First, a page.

You can find accurate fiscal impact information, detailed description of HPRA, links to the bills, reports on economic impacts as measured in 31 states having a similar credit, links to sponsors’ web pages, etc. at

Please let us know of any feedback/response to calls or other outreach.

Meanwhile, we’re looking for an op-ed in the Star Ledger soon from National Trust President Stephanie Meek.

We’ll be blogging status updates right here.

The New Jersey General Assembly’s Appropriations Committee yesterday reported the Historic Property Reinvestment Act (HPRA) with  two minor amendments.  This means the long sought historic tax credit bill will move forward to the floor of the Assembly.  No date for a vote has been set.  Meanwhile, the Senate has yet to take up the bill (S659).  Sen. Jim Whelan’s (Atlantic City) State Government, Tourism, Gaming and Historic Preservation Committee will first need to hear the legislation.  Preservation advocates and supporters of job creation and economic revitalization are urged to contact Sen. Whelan, as well as prime bill sponsor Sen. Barbara Buono, to urge them to move HPRA forward.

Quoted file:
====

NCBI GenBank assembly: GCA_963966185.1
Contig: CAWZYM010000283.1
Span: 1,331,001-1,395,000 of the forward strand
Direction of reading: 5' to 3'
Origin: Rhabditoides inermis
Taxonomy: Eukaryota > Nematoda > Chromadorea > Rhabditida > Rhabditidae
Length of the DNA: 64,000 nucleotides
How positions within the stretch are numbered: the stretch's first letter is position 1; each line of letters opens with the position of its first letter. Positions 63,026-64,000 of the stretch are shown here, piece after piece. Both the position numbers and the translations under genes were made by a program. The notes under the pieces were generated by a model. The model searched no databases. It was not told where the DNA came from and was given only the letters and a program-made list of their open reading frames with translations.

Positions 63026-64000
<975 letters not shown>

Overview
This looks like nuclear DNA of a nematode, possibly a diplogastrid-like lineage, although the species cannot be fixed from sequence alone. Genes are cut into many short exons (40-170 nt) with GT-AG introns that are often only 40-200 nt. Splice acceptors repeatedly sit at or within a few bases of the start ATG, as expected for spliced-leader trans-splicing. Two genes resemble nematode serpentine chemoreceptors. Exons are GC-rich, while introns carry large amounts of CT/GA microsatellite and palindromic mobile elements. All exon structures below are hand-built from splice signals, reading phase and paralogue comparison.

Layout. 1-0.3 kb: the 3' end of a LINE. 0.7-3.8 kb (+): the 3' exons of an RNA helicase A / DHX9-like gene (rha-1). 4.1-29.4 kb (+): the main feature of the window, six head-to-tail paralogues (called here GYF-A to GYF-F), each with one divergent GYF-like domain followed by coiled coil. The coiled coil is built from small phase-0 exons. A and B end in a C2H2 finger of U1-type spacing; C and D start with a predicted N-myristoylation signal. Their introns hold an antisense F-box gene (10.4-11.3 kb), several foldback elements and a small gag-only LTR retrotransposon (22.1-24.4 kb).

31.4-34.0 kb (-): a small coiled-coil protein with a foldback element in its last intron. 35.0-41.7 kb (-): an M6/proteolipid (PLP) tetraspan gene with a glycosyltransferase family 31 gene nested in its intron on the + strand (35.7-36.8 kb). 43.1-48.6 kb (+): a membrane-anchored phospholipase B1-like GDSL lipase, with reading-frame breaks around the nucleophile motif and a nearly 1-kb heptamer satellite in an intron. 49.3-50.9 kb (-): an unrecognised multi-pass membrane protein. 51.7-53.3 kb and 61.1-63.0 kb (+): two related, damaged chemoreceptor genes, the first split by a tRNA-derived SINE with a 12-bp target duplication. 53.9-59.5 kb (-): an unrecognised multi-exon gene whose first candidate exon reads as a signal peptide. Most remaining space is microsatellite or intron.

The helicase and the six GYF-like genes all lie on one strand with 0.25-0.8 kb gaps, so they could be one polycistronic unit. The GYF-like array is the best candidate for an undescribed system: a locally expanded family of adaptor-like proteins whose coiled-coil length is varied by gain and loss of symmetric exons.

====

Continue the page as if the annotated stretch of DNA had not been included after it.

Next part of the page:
The Assembly Appropriations Committee vote:
Pou, Nellie (C) – Yes
Addiego, Dawn Marie – Abstain
Barnes, Peter J., III – Yes
Chivukula, Upendra J. – Not Voting
Conaway, Herb, Jr. – Yes
DiMaio, John – Abstain
Greenwald, Louis D. – Yes
McKeon, John F. – Yes
Peterson, Erik – Abstain
Stender, Linda – Yes
Thompson, Samuel D. – Abstain
Vainieri Huttle, Valerie – Yes


The New Jersey Assembly Appropriations Committee has announced it will hold a hearing on HPRA, A1851, the proposed state historic preservation tax credit bill, on Mon., Nov. 8 at 2 p.m. in Committee Room 11, 4th floor, Statehouse Annex, in Trenton. This is the first time in nearly 15 years of efforts to see a state tax credit enacted in New Jersey that the Appropriations Committee has considered this important legislation.